Wednesday, January 26, 2011

Homelessness in Plainfield

Today communities across the nation are conducting "point in time counts" to estimate the extent and causes of homelessness. These counts are street level surveys done every two years by teams of human service and law enforcement workers and volunteers.

I participated in the Plainfield count which was coordinated by the Union County Department of Human Services. We found a lot of homeless people in Plainfield. Between 4 and 7:30 am our teams visited vacant buildings where we were able to make contact with 40 people. Our police escorts woke them up so we could fill out questionaires, provide food and clothing and make referrals for help as needed.

There was a group of people living in a vacant multi-family house near the downtown train station. Reasons given for their homelessness included unemployment, criminal justice system involvement, substance abuse and the high cost of housing. They were encouraged to go to the Plainfield YMCA shelter and they declined. The reason given was bed bugs. An unheated building does not have bed bug problems but the shelter does. Later I was told by an Bridgeway outreach worker that the Y works hard to deal with bed bugs and generally succeeds but this is a difficult problem to eradicate.

Nearby, a vacant office building was temporary shelter for a group of young men who are doing day labor and, apparently, saving money on rent. Only one of ten spoke English and through him we convinced them to go to the county social services office at Park Madison to get shelter vouchers.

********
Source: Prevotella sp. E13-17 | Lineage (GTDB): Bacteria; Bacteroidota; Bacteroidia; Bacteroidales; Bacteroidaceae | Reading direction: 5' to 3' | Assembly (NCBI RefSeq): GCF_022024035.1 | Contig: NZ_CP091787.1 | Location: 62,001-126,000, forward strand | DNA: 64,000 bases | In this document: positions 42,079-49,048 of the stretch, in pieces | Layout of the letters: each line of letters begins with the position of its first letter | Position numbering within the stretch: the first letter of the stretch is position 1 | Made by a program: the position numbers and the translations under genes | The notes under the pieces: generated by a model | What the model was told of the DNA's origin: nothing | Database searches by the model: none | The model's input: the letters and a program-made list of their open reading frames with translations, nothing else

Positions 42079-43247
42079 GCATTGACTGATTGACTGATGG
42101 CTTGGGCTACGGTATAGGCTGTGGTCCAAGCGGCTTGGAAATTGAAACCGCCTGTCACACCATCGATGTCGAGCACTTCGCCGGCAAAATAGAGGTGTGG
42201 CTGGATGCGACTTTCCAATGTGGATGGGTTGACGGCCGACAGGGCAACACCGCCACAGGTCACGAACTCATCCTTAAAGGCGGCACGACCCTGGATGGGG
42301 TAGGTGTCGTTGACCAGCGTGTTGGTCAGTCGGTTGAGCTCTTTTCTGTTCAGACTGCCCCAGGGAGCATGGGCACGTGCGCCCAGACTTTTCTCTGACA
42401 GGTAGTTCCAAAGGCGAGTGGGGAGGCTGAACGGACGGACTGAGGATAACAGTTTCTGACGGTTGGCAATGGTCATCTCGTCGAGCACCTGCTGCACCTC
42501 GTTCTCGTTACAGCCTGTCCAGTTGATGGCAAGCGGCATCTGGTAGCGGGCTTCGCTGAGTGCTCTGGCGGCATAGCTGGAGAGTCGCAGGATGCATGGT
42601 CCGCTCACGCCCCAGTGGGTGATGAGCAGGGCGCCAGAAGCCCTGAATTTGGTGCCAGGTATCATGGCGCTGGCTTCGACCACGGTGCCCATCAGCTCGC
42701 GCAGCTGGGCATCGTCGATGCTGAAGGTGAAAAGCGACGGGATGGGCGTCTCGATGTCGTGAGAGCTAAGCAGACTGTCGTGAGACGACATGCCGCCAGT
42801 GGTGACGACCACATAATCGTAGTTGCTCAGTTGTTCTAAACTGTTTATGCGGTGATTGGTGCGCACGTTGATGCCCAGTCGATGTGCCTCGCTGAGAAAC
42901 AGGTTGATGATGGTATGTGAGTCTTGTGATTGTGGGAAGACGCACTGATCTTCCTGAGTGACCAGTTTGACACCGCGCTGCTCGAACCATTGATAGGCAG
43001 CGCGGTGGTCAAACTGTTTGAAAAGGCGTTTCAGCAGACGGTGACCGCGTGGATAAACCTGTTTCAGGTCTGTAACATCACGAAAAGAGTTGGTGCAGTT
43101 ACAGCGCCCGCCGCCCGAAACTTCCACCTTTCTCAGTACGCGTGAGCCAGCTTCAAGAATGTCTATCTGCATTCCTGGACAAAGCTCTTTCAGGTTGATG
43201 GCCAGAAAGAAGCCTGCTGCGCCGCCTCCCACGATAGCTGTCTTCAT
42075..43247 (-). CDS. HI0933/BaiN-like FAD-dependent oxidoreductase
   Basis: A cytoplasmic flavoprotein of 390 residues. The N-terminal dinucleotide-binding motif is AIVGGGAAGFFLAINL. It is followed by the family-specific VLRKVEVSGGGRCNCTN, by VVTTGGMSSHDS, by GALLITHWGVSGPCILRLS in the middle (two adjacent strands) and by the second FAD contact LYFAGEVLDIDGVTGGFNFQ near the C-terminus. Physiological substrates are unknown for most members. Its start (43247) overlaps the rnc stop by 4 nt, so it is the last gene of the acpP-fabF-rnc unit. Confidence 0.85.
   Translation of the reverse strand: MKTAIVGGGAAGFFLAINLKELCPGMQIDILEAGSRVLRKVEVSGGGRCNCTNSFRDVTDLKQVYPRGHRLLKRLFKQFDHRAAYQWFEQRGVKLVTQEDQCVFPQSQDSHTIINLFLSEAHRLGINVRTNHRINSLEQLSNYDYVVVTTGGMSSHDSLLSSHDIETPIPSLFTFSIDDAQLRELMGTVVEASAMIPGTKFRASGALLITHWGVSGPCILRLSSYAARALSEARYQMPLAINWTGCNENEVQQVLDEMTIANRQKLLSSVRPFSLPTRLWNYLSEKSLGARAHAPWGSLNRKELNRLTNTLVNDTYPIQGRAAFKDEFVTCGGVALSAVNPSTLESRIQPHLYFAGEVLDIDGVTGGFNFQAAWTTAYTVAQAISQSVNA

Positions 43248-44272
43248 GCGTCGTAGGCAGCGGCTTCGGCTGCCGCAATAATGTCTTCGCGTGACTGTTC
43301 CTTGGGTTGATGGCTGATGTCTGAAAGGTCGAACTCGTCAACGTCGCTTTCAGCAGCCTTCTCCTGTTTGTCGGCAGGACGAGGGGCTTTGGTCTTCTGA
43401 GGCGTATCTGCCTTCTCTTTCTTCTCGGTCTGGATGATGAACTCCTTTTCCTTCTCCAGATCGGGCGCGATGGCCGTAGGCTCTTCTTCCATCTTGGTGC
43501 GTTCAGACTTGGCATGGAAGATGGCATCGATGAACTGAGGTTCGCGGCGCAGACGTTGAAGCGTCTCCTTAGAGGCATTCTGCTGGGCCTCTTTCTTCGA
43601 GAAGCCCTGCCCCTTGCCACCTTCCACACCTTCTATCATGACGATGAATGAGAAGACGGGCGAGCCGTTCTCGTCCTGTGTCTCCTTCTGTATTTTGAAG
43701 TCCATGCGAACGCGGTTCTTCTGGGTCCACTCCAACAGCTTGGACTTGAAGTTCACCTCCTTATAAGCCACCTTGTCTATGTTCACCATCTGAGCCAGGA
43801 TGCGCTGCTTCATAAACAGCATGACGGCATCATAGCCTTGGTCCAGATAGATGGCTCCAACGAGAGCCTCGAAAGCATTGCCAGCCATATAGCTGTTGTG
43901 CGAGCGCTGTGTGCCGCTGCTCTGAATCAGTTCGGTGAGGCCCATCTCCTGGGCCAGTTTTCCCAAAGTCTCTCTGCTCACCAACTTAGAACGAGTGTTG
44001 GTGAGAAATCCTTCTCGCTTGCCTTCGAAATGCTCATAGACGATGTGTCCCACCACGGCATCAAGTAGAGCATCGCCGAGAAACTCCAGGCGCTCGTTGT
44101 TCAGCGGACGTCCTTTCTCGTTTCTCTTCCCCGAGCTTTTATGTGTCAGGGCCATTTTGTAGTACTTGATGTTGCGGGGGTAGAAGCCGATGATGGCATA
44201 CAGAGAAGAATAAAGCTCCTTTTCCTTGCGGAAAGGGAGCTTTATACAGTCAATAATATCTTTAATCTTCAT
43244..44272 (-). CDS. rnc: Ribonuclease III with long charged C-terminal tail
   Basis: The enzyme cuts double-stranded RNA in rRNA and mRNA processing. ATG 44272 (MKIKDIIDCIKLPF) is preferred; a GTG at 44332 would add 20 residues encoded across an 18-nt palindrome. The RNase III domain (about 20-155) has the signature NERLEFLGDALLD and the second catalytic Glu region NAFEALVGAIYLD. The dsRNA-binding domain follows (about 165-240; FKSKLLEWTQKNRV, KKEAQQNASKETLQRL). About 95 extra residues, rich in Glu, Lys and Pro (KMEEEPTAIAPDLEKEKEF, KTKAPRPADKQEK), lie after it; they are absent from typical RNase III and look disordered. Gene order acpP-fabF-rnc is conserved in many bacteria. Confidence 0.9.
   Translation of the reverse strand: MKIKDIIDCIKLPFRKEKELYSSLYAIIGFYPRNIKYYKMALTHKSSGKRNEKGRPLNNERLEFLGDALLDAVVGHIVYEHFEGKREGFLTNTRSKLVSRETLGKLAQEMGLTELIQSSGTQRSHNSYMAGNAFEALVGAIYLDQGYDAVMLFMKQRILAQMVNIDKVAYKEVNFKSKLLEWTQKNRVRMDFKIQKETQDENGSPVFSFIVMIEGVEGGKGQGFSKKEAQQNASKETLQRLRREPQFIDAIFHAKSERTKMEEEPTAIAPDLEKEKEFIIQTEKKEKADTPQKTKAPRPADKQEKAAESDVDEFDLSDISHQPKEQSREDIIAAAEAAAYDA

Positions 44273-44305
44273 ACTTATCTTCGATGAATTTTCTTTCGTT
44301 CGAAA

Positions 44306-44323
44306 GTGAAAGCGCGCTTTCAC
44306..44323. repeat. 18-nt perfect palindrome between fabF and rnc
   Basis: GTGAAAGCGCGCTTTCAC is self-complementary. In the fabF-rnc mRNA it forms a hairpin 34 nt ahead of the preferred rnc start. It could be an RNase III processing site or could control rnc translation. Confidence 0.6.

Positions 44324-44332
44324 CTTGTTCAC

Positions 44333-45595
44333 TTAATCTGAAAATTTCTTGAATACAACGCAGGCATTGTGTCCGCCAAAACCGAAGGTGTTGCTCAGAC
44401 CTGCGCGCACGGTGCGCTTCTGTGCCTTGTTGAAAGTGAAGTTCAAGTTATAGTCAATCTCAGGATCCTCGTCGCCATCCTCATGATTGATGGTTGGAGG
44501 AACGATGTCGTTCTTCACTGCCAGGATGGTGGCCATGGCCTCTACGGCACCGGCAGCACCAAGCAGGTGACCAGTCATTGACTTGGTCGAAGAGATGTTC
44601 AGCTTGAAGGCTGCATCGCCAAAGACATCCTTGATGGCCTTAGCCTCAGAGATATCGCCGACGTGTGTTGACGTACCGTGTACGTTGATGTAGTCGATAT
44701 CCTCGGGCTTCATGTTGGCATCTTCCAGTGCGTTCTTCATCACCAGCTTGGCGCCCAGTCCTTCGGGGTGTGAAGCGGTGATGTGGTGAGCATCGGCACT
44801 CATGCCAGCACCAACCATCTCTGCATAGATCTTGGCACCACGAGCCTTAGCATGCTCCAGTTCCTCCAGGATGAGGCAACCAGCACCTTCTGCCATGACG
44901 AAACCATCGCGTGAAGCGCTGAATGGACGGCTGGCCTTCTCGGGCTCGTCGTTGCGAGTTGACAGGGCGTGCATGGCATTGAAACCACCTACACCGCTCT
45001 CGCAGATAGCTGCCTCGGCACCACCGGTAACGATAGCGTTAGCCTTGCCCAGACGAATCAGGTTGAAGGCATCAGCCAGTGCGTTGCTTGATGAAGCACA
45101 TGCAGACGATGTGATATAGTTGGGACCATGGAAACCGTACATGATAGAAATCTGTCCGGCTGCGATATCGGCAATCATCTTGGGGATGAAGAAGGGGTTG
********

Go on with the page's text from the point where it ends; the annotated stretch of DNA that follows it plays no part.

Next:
Homelessness has many causes. Mental illness and substance abuse are common causes and are often associated with chronic homelessness. People with these problems are more likely to be noticed by the public. During an economic downturn, poverty and unemployment cause a surge in homelessness and we saw that today. Places like Plainfield see increased vacancies and foreclosures and some homeless people will find these locations as their least bad housing option.

Many people who experience homelessness are invisible to most of us. I may blog more on this. For now, I hope my observations helps the reader's understanding of homelessness in our community.


Anonymous said...

One has to wonder if the group you describe are illegal aliens. So instead of offering them the warmth of a dentention center, prior to deportation, you and the police supply them with vouchers. More money spent in a town, county and state that has nothing to spare.

Rob said...

Excellent information...I wonder how many of your critics pointing you out as one of the "people up on the hill" would be so willing to get so involved.

Anonymous said...

Thanks for the taking the time to help with and inform us about a serious, ongoing problem, one that affects us all in the quality of the street life in Plainfield.

Was Jerry Green with you or is this work considered too Republican? Too unauthorized Latino oriented? Or just not enough voters?

Anonymous said...

Hi Cory, I was a volunteer for the Middlesex County homeless count, but was unable to make it due to the snow storm. I'm sure the numbers are not completely reflective of what is the actuality due to the weather. The thinking is that the Feds do this in the winter to keep the numbers down. Do you prescribe to that notion?
Thanks for the good work you and your agency do for all of us.

Julie Jerome

Cory Storch said...

Dear January 26 anonymous

You make a good point about what we can afford. That brings us into the immigration reform discussion which deserves a lot more attention than my blog can provide. Keep in mind that the point in time count is meant to get data to make spending decisions about homelessness funding. It would not work if it was a law enforcement operation.